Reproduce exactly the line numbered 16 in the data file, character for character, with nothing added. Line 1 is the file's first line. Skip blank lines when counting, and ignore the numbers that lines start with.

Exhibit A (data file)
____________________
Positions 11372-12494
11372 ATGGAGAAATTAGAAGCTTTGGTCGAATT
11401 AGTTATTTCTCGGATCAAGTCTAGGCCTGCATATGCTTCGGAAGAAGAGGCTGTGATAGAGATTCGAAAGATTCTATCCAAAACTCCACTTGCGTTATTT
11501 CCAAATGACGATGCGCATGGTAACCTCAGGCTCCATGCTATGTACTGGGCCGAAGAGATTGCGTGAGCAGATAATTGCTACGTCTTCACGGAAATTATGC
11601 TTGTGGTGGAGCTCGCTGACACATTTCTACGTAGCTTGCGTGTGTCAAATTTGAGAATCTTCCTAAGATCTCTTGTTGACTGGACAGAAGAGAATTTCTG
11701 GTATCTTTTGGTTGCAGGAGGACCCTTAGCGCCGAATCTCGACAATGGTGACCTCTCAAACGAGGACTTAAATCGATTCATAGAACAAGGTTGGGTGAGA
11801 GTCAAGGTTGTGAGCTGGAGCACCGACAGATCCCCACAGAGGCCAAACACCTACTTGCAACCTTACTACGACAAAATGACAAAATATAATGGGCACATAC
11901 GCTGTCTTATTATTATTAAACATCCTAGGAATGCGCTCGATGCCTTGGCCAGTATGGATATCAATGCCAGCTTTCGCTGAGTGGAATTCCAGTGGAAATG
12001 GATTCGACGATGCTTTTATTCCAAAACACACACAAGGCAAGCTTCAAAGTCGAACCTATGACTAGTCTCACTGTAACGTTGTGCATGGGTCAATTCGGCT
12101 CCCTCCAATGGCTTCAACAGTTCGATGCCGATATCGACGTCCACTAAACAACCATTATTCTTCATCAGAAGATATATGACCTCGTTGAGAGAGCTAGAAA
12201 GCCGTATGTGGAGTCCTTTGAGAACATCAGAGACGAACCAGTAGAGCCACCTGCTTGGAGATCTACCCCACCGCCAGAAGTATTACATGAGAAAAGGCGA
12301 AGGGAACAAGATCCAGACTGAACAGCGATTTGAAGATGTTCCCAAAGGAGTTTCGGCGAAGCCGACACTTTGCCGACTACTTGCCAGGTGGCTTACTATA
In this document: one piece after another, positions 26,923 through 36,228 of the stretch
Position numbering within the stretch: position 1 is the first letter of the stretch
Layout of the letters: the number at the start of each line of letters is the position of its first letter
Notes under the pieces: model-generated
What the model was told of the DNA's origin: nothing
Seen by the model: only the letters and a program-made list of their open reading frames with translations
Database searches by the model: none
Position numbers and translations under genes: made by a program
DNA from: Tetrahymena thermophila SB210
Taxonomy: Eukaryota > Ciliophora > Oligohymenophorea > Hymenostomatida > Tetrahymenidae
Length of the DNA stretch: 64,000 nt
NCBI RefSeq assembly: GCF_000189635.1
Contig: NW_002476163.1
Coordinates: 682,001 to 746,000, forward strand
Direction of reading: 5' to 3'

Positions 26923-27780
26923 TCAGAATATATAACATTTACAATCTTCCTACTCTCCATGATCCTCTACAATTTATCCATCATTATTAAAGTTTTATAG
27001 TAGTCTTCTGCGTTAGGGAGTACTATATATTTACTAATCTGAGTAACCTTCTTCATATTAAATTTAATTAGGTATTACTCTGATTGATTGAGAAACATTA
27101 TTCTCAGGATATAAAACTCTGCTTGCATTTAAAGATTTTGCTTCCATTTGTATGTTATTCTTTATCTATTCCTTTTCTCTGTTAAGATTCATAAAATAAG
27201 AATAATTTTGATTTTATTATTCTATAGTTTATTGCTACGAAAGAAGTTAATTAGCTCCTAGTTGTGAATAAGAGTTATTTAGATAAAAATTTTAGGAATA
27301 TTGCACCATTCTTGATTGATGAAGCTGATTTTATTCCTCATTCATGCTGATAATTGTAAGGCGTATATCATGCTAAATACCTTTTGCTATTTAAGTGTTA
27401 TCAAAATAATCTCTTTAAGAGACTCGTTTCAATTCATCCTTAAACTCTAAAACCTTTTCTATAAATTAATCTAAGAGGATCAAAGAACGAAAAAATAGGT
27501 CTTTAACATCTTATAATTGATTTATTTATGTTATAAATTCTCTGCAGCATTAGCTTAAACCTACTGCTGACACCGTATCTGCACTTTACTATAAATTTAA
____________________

Notes under the pieces: model-generated